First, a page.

By request. A picture of Lily and Tunch:
Not all inter-species snorgling attempts end well…
This is your real open thread.
Sorry for stepping on the open thread, but I agree 100%:
I think our society has become a bit hysterical about teen sexuality, and that age limits and punishments for statutory rape have, in some states, started to get a bit exteme even if such relationships are inappropriate.
But the undisputed facts of this case are that she was given booze and drugs and raped. There may be other procedural legal issues as I said, but I really can’t believe people are minimizing what happened. What is wrong with these people?
I was talking to my mom and dad this morning, and we don’t agree on damned near anything regarding politics anymore (mom seems to think that Bob Dole is still what most Republicans are like), and told them I can not believe everyone apologizing for Polanski. They couldn’t either, and it really is kind of insane.
One of you all remarked in the comments the other day that Polanski is the upper-class OJ Simpson. I think that makes sense.
Question for you all. I’m thinking about moving Tunch to all wet food rather than the kibble, because even though we have been dieting for a year we have only lost 3/4 of a lb. Many of you said your cats were much leaner and more active on an all wet diet, so I think I might try it.
Today, I gave Tunch his morning kibble and then for dinner I gave him some wet food. I gave him Before Grain 100% salmon, and he loved it. I thought he was going to choke to death because I have never heard him purr that loudly while eating, and afterward I got a rare look that didn’t seemed like he was sizing me up for a casket. I don’t want to go overboard, but he almost looked happy.
1.) Is Before Grain a solid choice?
2.) If so, how much should I give him? A can a day?
3.) How will this affect his stool?
4.) What about his teeth? Isn’t one benefit of kibble that it helps with their teeth?
In other news, it turns out the death penalty in Florida costs $51m a year more than just holding convicted killers for life. But, hey, that’s pocket change compared to the certainty that killing people is good.
Of course, I am sure you all know the response from the death penalty crowd- “Get rid of all those unnecessary legal protections for the obviously guilty!” I mean, sometimes, it takes decades of costly legal wrangling before you get to kill an innocent man. That shit gets expensive.
Palin’s bookers are said to be asking for $100,000 per speech, but an industry expert tells Page Six: “The big lecture buyers in the US are paralyzed with fear about booking her, basically because they think she is a blithering idiot.”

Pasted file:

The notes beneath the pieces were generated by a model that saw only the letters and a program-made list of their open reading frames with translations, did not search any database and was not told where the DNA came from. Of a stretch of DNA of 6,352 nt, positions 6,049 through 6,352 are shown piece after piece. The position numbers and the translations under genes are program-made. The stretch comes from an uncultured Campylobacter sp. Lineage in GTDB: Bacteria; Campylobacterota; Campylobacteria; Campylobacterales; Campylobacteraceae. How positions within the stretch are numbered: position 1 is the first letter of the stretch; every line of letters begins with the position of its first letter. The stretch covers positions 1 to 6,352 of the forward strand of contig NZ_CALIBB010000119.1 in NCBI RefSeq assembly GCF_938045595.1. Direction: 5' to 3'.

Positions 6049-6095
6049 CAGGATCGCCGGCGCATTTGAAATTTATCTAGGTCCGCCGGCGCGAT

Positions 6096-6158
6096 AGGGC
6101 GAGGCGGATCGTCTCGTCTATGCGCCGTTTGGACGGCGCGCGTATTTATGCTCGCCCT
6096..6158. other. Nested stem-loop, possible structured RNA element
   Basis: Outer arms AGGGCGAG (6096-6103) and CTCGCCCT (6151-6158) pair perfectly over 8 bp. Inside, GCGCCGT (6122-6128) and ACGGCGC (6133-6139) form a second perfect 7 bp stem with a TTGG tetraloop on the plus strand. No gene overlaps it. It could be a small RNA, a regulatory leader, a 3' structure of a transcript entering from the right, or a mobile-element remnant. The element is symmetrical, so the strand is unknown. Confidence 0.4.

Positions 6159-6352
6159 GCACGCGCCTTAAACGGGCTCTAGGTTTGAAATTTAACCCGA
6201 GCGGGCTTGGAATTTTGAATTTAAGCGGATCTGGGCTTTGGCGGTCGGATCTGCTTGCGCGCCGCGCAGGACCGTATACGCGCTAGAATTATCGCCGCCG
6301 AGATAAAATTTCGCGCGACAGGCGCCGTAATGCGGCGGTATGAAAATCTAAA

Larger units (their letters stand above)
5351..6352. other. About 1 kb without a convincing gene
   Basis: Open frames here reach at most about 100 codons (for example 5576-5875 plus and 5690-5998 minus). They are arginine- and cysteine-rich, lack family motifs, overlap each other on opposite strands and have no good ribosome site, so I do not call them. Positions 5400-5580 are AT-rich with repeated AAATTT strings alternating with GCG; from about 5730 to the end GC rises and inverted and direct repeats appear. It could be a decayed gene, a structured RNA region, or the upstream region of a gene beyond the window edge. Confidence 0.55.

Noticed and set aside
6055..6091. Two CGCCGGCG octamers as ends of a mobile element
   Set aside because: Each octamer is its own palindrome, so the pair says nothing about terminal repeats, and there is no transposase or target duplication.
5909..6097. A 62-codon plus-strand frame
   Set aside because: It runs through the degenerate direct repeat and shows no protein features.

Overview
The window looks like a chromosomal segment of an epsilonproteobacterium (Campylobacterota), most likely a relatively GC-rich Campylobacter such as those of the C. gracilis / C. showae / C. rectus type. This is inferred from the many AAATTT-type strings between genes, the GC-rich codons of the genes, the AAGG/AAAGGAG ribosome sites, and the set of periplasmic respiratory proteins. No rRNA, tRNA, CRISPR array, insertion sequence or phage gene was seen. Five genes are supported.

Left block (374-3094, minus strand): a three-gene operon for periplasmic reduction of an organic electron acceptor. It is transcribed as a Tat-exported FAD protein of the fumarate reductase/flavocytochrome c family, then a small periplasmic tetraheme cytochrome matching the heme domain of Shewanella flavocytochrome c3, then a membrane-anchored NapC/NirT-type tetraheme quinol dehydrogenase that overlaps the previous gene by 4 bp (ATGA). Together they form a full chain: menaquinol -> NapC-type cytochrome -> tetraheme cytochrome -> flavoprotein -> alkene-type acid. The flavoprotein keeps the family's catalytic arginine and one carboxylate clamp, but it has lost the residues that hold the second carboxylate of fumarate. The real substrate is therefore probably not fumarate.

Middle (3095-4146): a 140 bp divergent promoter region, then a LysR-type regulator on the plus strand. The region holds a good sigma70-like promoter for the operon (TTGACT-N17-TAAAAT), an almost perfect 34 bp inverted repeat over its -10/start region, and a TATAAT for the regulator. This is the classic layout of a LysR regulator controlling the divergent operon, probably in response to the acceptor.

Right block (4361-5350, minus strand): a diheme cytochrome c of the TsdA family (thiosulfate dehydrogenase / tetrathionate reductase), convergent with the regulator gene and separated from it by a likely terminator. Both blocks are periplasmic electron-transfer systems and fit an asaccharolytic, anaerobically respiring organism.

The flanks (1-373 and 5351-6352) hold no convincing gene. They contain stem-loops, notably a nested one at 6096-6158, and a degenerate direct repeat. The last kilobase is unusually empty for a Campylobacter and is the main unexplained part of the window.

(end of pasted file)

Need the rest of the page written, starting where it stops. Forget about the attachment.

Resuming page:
Maybe she, Carrie Prejean, and Joe the Plumber can go as a panel? Dan Quayle can emcee.
Maybe I’m way off base on this, but in my opinion, the Conor Friedersdorfs and Nicole Wallaces of the right aren’t so different from coupmeister John L. Perry. The idea of David Petraeus sweeping in and becoming president in 2012 isn’t unethical or unconstitutional, but I can’t help but think that Friedersdorf and Wallace simply want an institution they see as Republican — the military — to depose a Democratic president they dislike. (Friedersorf’s other preferred candidate is Colin Powell.)
The desire to depose Obama runs much deeper on the right — even the so-called moderate right — than anyone is willing to admit. The Perry piece wasn’t any kind of outlier.
Update. To those who say Friedersdorf and Wallace are just rooting for a Republican to win, I quote commenter neil:
But David Petraeus is not, in fact, a politician, nor a candidate, nor even a Republican. So this isn’t just somebody rooting for his side.
Wanting Mitt Romney, a Republican and all-but-declared candidate, to win the election as a Republican in 2012 is nothing like wanting David Petraeus, who is not known to be a Republican and has not expressed interest in being a candidate, to come in and out of nowhere and become the new Republican president. It isn’t the same at all.
Supporting an actual candidate is very different from hoping that your favorite general will become the new president as a member of your party.
Bret Stephens of the WSJ says neoconservatism is making come back…even though he can’t say what neoconservatism is:
None of this is to say that neoconservatism represents some kind of infallible doctrine—or that it’s even a doctrine. Neocons have erred in overestimating the U.S. public’s willingness to engage in long struggles on behalf of other people. They have erred also in overestimating the willingness of other people to fight for themselves, or for their freedom.
But as the pendulum has swung to a U.S. foreign policy based on little more than the personal attractions of the president, it’s little wonder that the world is casting about for an alternative.
I can tell you what neoconservatism is: it’s John Birchism with an intellectual veneer. It owes it’s political sense to the undeniable power of shouting “appeasement”, “Hitler”, “freedom”, “Munich” in Murdoch media while shouting “Burke”, “Thucydides”, “Mars” in the pages of the New York Times.
In some ways, this is understandable. When you read a serious piece about foreign policy, such as this one, there’s a lot to take in. It’s natural that some will take refuge in the simplistic pretension of neoconservatism.